Ghost, writers

Strong performances anchor The Eclipse's mysteries

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arts@sfbg.com

FILM Conor McPherson's The Eclipse is not to be confused with that imminent third Twilight movie of (almost) the same name. But it, too, is a supernatural romance of sorts. Michael Farr (Ciarán Hinds) is a widower with two kids. From the wife's post-chemo look in family photos scattered around the house, we glean she died of cancer. He once had writerly ambitions but is now a woodworking teacher. Since school's out, he's jobbing as a driver for the annual literary festival in their seaside town of Cobh, a County Cork location not far from where Irish revolutionary hero Michael Collins was born and killed.

It's a driver's task in such circumstances to take the bad with the good, as far as chauffeuring around celebrity authors goes. The good being London guest Lena Morelle (Iben Hjejle), a modest, attractive, and gracious scribe of purportedly nonfiction ghost stories. The bad being best-selling American novelist Nicholas Holden (Aidan Quinn), who hits the ground whining — his ride's slight delay has forced him to endure the hotel-bar enthusiasms of actual fans, a prime target for his all-embracing condescension — and whose subsequent emotional displays run the unctuous to the apoplectic.

Excepting, that is, when he's attempting to charm Lena, with whom he had a recent one-night-stand at a similar event. Cornered over lunch, Lena keeps a polite arm's length from his renewed ardor, reminding him "I thought we were going to behave like nothing ever happened." He is, after all, married. Nicholas rather too readily pipes that he doesn't love his wife, and, anyway, even if they're still officially together (he fibbed about that previously), he "never felt more separated" from her than when experiencing brief, torrid, probably drunken passion with Lena.

This is none of Michael's business, and Lena wishes it wasn't hers, but circumstances keep driver and guests colliding. Michael tours Lena around to all the terribly quaint and picturesque local sights, bonding over shared experiences (notably, both are under the strong impression that they've seen ghosts) and mutual frisson. Rubbing each the wrong way, meanwhile, is every ensuing encounter with Nicholas, who starts showing up plastered at Lena's accommodations to howl at the moon and/or picks fight with Michael, whom he sneeringly calls "that stalker" — the others being too polite to point out his obvious hypocrisy.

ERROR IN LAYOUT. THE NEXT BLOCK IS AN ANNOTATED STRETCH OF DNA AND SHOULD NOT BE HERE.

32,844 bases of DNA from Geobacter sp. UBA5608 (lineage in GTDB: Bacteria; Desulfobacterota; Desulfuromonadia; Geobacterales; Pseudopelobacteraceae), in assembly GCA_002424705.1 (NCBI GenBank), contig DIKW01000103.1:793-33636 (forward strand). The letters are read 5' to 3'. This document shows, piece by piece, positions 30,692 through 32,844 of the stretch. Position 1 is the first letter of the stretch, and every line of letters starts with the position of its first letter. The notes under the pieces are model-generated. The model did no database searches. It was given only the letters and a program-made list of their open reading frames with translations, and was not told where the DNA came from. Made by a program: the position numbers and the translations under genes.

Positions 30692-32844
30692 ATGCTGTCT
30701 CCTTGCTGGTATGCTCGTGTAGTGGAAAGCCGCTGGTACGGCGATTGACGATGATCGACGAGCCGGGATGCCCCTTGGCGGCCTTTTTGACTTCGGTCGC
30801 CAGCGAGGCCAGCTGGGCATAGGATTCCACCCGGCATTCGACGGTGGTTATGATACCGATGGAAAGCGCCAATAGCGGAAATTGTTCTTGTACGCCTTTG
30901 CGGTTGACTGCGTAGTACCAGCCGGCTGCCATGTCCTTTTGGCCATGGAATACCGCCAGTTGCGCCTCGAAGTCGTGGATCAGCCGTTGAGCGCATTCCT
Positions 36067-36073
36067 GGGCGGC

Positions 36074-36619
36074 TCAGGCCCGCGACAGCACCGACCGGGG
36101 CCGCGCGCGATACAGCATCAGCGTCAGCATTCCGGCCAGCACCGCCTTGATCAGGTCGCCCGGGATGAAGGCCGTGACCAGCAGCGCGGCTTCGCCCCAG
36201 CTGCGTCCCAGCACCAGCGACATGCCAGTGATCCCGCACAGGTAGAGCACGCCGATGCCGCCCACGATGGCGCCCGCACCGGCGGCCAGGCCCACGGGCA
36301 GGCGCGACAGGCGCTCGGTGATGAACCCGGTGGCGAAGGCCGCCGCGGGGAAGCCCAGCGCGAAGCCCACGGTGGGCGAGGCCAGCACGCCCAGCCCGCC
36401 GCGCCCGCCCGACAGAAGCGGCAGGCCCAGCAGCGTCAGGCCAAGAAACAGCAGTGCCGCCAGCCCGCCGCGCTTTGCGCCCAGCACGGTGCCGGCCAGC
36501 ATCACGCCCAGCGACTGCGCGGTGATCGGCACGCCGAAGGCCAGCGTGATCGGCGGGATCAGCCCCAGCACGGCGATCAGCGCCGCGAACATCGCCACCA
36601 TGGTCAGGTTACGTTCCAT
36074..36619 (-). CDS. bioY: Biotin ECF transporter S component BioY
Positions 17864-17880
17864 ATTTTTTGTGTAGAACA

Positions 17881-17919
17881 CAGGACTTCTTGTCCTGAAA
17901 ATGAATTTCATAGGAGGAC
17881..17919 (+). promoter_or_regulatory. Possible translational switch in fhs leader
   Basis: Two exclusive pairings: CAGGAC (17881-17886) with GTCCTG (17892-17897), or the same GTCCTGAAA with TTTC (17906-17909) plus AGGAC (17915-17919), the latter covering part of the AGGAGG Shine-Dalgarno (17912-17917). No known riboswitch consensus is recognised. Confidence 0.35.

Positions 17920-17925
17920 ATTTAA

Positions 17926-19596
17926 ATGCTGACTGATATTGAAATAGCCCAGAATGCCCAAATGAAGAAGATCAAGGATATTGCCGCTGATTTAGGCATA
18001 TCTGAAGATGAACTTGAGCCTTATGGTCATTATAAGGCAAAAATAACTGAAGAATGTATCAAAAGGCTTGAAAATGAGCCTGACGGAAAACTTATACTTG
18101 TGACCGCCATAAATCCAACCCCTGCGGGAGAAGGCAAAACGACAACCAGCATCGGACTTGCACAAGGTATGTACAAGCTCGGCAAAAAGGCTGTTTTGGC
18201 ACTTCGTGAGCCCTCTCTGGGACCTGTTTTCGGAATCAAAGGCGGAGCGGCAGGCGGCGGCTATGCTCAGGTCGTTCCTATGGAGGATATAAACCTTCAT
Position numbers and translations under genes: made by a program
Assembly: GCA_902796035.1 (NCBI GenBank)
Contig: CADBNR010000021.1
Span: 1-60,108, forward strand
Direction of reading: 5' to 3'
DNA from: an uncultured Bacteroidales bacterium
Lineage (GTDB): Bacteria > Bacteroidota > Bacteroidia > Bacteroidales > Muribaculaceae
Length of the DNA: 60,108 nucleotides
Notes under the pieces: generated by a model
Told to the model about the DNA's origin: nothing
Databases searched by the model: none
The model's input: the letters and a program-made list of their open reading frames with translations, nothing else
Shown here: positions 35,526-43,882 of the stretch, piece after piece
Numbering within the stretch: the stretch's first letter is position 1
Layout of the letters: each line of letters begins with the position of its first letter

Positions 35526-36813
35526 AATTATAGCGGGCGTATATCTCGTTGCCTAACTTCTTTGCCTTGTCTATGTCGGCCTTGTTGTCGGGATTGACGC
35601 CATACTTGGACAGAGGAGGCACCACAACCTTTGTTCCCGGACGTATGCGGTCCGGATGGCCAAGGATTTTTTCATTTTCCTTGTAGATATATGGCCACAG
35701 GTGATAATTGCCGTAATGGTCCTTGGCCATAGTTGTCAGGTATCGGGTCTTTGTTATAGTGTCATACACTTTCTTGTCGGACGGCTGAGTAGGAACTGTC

So far, so good: The Eclipse's bulk mixes deft satire of literary ego and salesmanship with middle-aged romance in a travelogue setting (beautifully photographed by Ivan McCullough), plus enough domestic nuance to remind that no family life is perfect when a spouse and parent has recently died. But McPherson, better known here for his widely produced plays (The Weir, Shining City, The Seafarer), is not one to leave reality well enough alone. Instead he (helped by the abrupt crescendos of alarm in Fionnuala Ni Chiosain's score) jars us with elements of the macabre. Michael is burdened with an angry, ailing father-in-law (Jim Norton) he's turned over to a rest home. Perhaps as punishment, he suffers visions of a ghastly specter that look a whole lot like a zombiefied Jim Norton. These are, hopefully, just nightmares. But what do they mean?

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